A very handy command (especially when on a LAN) is the shutdown command (Also our first external command, this one actually works for shutdown.exe). This allows you to shutdown the computer (wow, didn't see that one coming). NOTE: The switches for this one can be used with '/' in all windows operating systems, but XP says you have to use '-', which is false. Use '/' because it works in XP, Vista, and Win9?. If you want to shutdown your computer, you just type shutdown /s. There are a bunch of other useful switches, but this is just the basics. One more switch, the /m switch. With this switch you can shutdown any computer over the network. Now, here is where this comes to be useful. Imagine you are the IT person of a humogous firm, and many lazy workers tend to leave their computers on after they leave. In addition, durring potential power surges, you have hundreds of thousands of dollars of sensitive electronic equipment on the line! You need to shutdown all of the computers in the building at the end of the day, without walking through every floor and clicking the off button. All you need to do is make a .bat file with the code:
@ECHO OFF
ECHO Shutting down all networked computers.  Please wait...
SHUTDOWN /s /m \\*
REM The above line actually shuts down all the computers on the network, using the * wildcard
SHUTDOWN /a
REM That line keeps the shutdown from affecting your computer, /a is the abort switch
ECHO Shutdown Finished.  Press any key to exit. 
pause>nul


Here we start to see where batch files actually start to work to accomplish tasks. A side note on SHUTDOWN: I have actually never shut down a computer over my network, I'm too lazy to give myself permission to do that :) .

Another command that actually gets a lot of work done is the copy duo: COPY and XCOPY. Copy has a few switches, mostly just for basic ctrl-c, ctrl-v modification. Not much other than: COPY source destination Except for the -Y switch (which goes before the source) and overrides the "Do you wish to replace this file of the same name?" dialog. A neat trick with copy is that it can append files of the same encoding (ANSII/ASCII, UTF, BIN, HEX, etc). If file1.txt contained "hello", file2.txt " ", file3.txt "world", and file4.txt was blank, we could enter:
COPY file1.txt + file2.txt + file3.txt file4.txt


Now, what if you need more functionality, like copying entire directories over, instead of one or two files (copy can only have filenames as the source and either filenames or directories as the destination). Enter XCOPY, the magic do-it-all copy command on steroids, HGH, and several illegal narcotics (Speed, PCP for example). XCOPY is incredibly functional, but that comes at a high price for syntax. Whenever you use XCOPY, I would suggest consulting the syntax reference for the myriad switches, modifiers, and arguments (There are almost 30 possible args for this function, and they should be in the correct order.). This command allows for greater use without user input. It can automatically override dialogs, copy or delete readonly and archived files, copy (or not copy) subdirectories, copy the directory structure without copying any files, copy encrypted files, choose whether or not to display filenames when they are copied, copy system and hidden files, discriminate against and/or copy file attributes, exclude files, copy authorship, and the ability to only copy files which do(n't) already exist in the target directory. Whew. Don't make me go over the syntax, just do XCOPY /?. Since there's no way DOS would already have this installed inside, Microsoft made it an external command (unlike copy, which is internal). Just thinking of all the code that would be required for all of that makes me sick. To make a batch file that does the same thing would take multiple pages worth of code... bleh...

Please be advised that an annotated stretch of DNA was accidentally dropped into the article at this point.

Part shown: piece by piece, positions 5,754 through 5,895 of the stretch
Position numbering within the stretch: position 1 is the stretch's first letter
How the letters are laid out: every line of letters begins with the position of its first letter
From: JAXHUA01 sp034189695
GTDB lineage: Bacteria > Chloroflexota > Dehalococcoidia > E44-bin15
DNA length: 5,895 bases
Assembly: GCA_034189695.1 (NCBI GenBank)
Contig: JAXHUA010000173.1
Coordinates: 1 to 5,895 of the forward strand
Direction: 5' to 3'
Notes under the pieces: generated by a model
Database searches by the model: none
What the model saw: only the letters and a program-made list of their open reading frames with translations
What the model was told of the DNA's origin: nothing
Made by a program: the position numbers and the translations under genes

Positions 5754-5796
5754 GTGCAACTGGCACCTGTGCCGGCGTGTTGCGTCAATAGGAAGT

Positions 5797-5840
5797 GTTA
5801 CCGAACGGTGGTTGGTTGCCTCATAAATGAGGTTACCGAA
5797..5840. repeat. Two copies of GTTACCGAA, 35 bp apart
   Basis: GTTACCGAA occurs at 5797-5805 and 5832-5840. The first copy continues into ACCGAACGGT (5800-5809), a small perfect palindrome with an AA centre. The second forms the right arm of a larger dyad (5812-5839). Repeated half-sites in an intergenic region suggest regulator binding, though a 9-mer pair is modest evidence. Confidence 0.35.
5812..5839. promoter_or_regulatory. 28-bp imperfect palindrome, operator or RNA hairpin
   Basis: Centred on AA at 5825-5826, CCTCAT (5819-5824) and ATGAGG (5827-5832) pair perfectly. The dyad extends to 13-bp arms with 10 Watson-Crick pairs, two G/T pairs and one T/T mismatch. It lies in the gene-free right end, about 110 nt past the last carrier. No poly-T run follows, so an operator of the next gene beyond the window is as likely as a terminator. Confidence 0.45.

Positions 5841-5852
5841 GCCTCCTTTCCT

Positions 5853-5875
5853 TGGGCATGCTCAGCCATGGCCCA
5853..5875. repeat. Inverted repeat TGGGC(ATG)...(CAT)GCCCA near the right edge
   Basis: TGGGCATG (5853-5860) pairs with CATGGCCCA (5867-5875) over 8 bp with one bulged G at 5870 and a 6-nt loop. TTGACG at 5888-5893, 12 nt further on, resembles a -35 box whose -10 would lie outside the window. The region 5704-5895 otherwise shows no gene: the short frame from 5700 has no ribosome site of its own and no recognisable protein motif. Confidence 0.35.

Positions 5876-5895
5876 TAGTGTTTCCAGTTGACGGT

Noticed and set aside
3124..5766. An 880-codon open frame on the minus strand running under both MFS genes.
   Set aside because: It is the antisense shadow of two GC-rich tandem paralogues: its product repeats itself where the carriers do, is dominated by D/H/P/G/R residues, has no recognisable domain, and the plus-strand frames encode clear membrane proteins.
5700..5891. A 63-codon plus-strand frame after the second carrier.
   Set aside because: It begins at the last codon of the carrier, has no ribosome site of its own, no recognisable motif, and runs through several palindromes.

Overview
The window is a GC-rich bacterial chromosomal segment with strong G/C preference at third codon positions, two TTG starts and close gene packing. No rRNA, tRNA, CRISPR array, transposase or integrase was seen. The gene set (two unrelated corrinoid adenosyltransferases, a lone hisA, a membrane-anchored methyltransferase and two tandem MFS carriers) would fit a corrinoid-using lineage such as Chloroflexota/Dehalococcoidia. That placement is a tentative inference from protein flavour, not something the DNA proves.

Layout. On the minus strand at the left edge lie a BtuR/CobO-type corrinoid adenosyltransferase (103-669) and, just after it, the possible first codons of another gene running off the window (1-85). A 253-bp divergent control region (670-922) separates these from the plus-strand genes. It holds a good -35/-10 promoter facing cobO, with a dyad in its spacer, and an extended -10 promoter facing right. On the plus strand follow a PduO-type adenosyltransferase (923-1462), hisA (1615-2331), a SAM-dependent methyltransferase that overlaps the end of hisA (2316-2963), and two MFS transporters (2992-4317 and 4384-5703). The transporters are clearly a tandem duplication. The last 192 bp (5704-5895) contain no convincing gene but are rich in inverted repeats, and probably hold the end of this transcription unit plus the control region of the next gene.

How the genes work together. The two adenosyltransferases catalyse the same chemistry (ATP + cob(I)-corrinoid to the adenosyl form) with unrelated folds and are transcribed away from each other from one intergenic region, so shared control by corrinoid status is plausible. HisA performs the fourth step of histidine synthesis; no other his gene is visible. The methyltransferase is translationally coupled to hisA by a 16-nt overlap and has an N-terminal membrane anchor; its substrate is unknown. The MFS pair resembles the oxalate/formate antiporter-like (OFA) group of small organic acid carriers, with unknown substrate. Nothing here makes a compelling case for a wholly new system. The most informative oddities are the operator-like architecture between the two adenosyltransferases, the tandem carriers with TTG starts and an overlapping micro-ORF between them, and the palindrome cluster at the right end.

A little code snippet using XCOPY to make a game installer for Axis and Allies (the computer game, I made this a long time ago and found it as I was digging through archived files to delete, thought it would make a good example) will be provided near the end (you need to know three or so more commands first). The file includes a directory containing all of the DirectX data and Program Files needed to run the game, called setup files. It also has what I call a TUI, or textual user interface (GUIs are for squares who have no life except sitting there programming really long programs in confusing APIs that have nothing to do with the base language, but then, squares are the people who get a lot of $ :) I make GUIs every once and a while, but don't find it an enjoyable experience).